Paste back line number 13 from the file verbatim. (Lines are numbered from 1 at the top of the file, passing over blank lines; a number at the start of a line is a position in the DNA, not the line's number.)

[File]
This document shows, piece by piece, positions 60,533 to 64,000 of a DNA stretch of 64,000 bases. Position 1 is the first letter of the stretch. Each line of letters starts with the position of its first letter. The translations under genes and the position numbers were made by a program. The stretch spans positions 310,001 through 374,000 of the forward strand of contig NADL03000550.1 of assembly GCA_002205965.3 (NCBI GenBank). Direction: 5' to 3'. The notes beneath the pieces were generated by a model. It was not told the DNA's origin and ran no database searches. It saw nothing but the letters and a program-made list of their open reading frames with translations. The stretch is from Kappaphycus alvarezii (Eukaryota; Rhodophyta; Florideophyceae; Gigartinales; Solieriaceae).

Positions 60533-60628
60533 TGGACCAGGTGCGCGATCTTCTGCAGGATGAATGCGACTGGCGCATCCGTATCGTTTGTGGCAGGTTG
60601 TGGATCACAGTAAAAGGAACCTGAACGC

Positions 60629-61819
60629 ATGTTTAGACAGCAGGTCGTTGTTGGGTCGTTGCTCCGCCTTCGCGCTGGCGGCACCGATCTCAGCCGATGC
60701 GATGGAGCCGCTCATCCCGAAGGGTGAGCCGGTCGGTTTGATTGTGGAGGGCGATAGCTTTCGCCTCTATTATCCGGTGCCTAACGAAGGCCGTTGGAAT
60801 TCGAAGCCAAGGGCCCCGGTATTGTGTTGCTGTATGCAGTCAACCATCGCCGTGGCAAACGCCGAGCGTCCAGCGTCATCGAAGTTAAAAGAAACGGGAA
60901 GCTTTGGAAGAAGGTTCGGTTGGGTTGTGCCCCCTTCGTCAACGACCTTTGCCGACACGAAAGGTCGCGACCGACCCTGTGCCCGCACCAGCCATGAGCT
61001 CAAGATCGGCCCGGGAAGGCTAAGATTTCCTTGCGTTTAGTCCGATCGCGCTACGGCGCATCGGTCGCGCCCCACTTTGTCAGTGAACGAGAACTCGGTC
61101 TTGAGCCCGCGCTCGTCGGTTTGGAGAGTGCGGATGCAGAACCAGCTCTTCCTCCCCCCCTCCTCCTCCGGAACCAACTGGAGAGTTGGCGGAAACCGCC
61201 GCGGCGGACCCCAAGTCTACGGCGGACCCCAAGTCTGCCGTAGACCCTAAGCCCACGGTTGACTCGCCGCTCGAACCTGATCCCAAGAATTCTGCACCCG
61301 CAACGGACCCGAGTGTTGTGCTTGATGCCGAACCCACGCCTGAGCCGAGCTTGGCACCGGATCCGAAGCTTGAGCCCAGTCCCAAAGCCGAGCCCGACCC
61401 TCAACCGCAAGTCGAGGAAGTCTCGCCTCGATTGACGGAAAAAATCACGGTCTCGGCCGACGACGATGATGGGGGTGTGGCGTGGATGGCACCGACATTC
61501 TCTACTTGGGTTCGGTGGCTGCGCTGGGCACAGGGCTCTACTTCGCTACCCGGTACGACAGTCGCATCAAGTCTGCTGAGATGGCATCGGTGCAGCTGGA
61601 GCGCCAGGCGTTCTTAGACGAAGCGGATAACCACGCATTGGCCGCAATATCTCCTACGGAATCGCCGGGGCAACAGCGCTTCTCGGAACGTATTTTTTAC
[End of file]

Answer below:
61301 CAACGGACCCGAGTGTTGTGCTTGATGCCGAACCCACGCCTGAGCCGAGCTTGGCACCGGATCCGAAGCTTGAGCCCAGTCCCAAAGCCGAGCCCGACCC